Domestic labour is about maintenance; taking care and looking after. It is an action that tends to go unnoticed, as it is about making sure things are in place so that the daily cycle can continue.
Throughout history, women have mostly been relegated to unpaid domestic labour, from cooking and housekeeping to looking after children and ill or elderly relatives. Although valuable, this work would leave little space for a housewife to develop independently, both on a financial as on an intellectual level.
Today we still fail to recognise the domestic labour without which society would collapse. Although men increasingly take on some of the household chores, the balance is still skewed. Usually women take on waged work while retaining most – if not all – of the domestic responsibilities. This means that, on average, woman have more unpaid hours of labour.
As a result of the tradition of domestic work as unpaid labour, the labour remains invisible or under‐rated when the work is passed on to a domestic employee. The status of domestic labour as non-work creates a vulnerable position for the domestic worker to be in; working conditions are easily violated. When taking into account that domestic work is increasingly done by minorities such as single moms or immigrants, the invisibility of domestic labour becomes not only gendered and social, but also political.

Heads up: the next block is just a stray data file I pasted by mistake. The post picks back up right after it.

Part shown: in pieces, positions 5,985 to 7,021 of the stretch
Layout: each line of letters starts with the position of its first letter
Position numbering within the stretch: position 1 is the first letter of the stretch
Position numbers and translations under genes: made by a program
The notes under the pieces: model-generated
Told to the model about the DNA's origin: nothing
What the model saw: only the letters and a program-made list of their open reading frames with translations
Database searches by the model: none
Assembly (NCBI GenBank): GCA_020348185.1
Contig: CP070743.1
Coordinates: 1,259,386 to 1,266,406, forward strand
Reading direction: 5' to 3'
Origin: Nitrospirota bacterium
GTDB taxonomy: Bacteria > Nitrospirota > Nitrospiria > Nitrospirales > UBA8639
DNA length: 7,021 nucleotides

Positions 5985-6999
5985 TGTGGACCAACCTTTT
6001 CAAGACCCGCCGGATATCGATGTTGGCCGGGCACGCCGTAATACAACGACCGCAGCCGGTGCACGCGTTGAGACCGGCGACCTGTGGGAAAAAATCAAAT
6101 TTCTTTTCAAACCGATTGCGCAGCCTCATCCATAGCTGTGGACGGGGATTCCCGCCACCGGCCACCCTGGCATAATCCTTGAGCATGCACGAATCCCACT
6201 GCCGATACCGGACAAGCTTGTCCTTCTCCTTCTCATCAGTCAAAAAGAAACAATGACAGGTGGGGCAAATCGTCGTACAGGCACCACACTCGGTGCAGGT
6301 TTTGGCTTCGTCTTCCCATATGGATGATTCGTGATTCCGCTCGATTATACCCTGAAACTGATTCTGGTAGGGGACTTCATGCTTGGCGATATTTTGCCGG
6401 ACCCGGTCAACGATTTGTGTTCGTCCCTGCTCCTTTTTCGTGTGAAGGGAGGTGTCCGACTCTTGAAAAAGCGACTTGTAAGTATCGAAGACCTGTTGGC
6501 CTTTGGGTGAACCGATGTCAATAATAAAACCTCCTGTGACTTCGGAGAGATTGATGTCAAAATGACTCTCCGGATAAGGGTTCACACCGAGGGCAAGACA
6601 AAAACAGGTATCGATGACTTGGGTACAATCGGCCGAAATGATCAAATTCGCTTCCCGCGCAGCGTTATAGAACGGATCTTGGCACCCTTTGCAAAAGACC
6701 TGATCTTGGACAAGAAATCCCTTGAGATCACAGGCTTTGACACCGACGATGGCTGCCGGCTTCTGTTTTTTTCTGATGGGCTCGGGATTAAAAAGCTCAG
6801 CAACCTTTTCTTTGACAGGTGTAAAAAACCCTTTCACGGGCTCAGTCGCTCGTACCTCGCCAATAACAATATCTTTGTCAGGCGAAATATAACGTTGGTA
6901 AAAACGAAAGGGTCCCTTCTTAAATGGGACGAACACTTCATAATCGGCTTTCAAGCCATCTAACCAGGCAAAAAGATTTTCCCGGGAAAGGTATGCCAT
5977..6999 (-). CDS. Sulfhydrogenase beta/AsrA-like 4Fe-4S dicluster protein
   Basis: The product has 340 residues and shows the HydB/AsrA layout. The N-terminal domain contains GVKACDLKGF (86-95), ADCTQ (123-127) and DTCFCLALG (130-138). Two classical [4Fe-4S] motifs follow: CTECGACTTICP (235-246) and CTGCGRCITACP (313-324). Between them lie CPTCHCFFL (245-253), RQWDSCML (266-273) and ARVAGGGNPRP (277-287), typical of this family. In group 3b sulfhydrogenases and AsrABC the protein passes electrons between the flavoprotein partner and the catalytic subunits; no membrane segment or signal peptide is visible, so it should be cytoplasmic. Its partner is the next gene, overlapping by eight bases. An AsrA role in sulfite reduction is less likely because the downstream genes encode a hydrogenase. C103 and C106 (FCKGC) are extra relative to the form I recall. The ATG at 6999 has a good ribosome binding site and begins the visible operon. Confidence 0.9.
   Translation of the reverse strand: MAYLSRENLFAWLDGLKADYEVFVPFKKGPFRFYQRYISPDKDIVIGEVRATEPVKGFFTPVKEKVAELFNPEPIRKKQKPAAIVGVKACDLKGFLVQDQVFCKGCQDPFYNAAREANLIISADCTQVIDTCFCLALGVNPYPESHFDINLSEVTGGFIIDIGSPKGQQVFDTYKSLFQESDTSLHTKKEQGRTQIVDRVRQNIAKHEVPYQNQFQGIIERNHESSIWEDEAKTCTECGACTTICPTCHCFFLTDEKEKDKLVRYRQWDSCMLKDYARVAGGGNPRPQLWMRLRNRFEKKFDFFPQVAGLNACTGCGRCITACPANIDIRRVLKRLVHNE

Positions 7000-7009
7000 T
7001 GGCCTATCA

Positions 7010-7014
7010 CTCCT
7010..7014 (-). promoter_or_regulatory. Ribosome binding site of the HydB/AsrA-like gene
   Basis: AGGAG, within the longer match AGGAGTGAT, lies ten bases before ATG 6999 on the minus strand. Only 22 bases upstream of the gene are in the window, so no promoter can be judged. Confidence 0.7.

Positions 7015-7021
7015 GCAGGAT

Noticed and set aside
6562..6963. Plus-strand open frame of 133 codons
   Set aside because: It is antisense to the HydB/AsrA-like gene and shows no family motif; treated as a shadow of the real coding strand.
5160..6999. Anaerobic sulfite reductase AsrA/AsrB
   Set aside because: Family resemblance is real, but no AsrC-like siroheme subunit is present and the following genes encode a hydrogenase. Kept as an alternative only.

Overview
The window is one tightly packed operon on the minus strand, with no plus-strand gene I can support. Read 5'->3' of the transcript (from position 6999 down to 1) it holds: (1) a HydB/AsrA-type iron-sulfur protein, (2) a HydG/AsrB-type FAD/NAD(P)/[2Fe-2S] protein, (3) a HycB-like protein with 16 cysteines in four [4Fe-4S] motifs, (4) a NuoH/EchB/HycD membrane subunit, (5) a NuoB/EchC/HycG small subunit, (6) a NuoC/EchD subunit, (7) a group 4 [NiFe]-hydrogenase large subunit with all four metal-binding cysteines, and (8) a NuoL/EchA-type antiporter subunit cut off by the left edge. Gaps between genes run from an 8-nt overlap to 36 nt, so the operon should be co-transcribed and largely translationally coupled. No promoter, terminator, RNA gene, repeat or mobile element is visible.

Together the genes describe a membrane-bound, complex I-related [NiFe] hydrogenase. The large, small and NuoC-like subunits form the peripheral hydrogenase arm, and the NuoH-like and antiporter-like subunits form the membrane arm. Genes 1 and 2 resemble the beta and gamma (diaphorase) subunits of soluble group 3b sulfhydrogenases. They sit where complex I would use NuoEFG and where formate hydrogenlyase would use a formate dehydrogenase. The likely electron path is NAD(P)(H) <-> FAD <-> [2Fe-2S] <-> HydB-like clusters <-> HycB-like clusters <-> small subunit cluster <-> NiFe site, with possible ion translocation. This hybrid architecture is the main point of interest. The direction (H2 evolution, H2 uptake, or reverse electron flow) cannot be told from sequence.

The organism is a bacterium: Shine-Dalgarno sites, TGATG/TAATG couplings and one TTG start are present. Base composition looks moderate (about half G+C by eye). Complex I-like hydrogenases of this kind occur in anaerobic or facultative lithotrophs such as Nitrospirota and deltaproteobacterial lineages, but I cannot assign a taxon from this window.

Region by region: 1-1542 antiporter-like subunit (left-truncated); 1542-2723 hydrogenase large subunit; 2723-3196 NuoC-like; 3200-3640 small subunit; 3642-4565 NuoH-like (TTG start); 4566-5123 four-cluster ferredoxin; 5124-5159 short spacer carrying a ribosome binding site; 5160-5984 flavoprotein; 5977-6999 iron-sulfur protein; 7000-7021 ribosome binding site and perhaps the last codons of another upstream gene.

In the old Dutch custom of making sand-carpets, the domestic act of cleaning becomes an act of creation. On Sundays or other festive days “housewives” used to make sand patterns on the floor so that the tiles got sanded clean as people walked over it throughout the week. The pattern would fade and new patterns would be made so that the cycle can repeat itself.
Instead of referring to the original floral motives, the pattern of “Domestic Traces” derives from gestures; starting from a kneeled position using the body and its proportions to make traces in the sand. The presence of the domestic worker is recorded in the pattern and will be faded out by the slightest lack of attention.